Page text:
Historical notes

Charles III of Spain

Portrait by Anton Raphael Mengs, c. 1761

In 1737, the King of Naples, Charles of Bourbon, and his young consort Maria Amalia of Saxony, had gone on a fishing expedition to Castellammare. During their return home, a storm forced them to land at the Granatello. Fascinated by its beauty, the queen decided, with the king's approval, to construct a summer palace.
However, in reality, it also proved a most strategic location to defend the coast from the expansion of the English and Austrian powers. The project of the Royal Palace was submitted in 1738 to the military engineer Antonio Medrano, and throughout the course of its construction , many engineers and architects took part in its realization. Medrano was replaced by Canevari in 1741 and the project was completed by Vanvitelli some twenty years later, who also made vast improvement upon the aqueduct system. During this time the importance of preserving the precious objects found by the excavations of Ercolano and Pompei was understood and in 1758, the Herculaneum Museum was inaugurated. In 1761, architect Ferdinando Fuga continued improvements to the Royal Palace, enlarging the Herculaneum Museum and designing the area for the Gioco del Pallone and the Casino annex.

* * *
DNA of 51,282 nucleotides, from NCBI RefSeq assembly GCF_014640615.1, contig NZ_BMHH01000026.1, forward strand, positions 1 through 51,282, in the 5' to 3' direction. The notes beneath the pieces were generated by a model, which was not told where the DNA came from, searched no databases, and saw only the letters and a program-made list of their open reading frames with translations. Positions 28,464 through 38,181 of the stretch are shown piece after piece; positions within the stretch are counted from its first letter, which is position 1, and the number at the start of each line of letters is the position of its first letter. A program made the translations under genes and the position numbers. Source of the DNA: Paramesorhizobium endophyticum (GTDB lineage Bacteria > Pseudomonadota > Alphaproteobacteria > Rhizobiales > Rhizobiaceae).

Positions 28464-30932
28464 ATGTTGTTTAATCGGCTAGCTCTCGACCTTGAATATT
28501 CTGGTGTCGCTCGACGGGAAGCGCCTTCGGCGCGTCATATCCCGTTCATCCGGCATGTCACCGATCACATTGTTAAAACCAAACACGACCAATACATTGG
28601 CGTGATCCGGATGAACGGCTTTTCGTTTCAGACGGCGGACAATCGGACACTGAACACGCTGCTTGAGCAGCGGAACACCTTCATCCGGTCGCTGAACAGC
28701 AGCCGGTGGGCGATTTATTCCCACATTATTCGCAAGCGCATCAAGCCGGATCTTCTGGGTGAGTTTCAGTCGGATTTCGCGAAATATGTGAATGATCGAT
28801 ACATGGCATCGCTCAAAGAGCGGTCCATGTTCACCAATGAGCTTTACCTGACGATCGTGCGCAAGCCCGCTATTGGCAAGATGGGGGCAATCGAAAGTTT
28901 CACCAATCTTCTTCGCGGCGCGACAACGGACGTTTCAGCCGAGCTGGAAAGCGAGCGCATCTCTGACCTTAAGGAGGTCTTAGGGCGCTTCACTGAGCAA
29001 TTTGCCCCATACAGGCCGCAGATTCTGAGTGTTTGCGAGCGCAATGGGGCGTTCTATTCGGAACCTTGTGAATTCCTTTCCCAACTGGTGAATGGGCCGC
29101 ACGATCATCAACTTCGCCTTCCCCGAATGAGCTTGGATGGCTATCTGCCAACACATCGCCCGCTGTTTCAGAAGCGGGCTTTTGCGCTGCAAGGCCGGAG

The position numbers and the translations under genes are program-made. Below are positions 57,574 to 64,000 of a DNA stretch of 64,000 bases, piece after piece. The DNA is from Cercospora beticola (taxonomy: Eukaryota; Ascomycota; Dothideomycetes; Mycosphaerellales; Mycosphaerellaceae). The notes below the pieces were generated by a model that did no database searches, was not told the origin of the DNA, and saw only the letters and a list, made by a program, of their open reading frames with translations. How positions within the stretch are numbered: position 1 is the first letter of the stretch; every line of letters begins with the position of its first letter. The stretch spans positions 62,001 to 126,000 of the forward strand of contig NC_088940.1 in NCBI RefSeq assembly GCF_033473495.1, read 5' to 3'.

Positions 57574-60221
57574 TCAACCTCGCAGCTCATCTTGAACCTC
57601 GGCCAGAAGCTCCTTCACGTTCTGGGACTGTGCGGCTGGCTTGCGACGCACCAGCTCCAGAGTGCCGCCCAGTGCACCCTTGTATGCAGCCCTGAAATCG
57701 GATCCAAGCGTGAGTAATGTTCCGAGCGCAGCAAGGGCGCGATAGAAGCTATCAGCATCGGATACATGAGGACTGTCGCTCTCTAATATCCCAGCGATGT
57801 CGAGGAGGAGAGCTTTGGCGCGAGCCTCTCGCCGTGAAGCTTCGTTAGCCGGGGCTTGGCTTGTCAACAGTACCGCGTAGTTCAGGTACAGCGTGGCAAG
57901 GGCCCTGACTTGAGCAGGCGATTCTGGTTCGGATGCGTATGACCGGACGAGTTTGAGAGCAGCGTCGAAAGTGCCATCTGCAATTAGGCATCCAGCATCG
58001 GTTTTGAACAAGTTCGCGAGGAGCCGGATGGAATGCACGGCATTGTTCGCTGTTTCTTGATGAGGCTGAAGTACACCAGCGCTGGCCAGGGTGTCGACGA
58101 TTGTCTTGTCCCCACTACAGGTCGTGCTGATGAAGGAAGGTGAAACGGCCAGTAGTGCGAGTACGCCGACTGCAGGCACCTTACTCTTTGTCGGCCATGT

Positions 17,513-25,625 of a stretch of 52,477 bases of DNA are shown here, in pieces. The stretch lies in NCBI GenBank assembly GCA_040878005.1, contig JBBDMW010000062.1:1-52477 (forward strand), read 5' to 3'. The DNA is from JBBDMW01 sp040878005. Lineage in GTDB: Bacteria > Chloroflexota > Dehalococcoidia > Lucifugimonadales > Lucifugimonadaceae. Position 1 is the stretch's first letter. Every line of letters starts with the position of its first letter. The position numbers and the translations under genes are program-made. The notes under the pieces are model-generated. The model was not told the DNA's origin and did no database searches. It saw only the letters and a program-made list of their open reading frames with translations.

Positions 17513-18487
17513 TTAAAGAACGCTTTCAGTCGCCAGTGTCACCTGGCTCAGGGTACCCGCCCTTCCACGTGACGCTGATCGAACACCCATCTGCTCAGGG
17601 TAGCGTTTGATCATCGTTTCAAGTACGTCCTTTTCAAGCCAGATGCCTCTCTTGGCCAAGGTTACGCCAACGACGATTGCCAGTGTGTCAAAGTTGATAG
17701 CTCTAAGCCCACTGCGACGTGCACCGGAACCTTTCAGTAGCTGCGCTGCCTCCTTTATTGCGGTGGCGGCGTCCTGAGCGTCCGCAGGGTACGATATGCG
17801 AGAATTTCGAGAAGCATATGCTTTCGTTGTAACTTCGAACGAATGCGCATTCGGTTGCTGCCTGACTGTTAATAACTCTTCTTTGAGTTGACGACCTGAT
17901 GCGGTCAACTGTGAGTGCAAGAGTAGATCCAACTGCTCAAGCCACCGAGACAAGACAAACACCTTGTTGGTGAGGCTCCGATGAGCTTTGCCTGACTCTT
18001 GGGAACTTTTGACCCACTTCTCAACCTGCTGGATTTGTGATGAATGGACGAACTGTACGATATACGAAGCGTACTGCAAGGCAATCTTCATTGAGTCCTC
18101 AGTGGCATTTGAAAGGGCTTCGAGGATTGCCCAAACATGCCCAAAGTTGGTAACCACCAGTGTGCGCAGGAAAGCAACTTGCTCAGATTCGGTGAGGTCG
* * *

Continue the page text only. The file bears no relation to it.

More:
Maria Amalia of Saxony

      Portrait of Maria Amalia overlooking the Neapolitan crown, by Giuseppe Bonito (c. 1745)

In addition to the notable collection of architects, a group of distinguished artists provided the interior decoration of the palace as well as the enrichment of the park with various fountains and statues: the most important were Canart, Bonito, Panza, Corsini, Gamba, and Re. The buildings of the Prince of Elboeuf and Aquino of Caramanico as well as the Marquis Mascambruno were later bought ad integrated into the Palace lands forming an extravagant property that extends from the sea to the base of Mt. Vesuvius, separated in two by the ancient road of Calabria.

Palace of Portici

- The Palace of Portici in a 1745 view -
For more notices see the article Palace of Portici in Wikipedia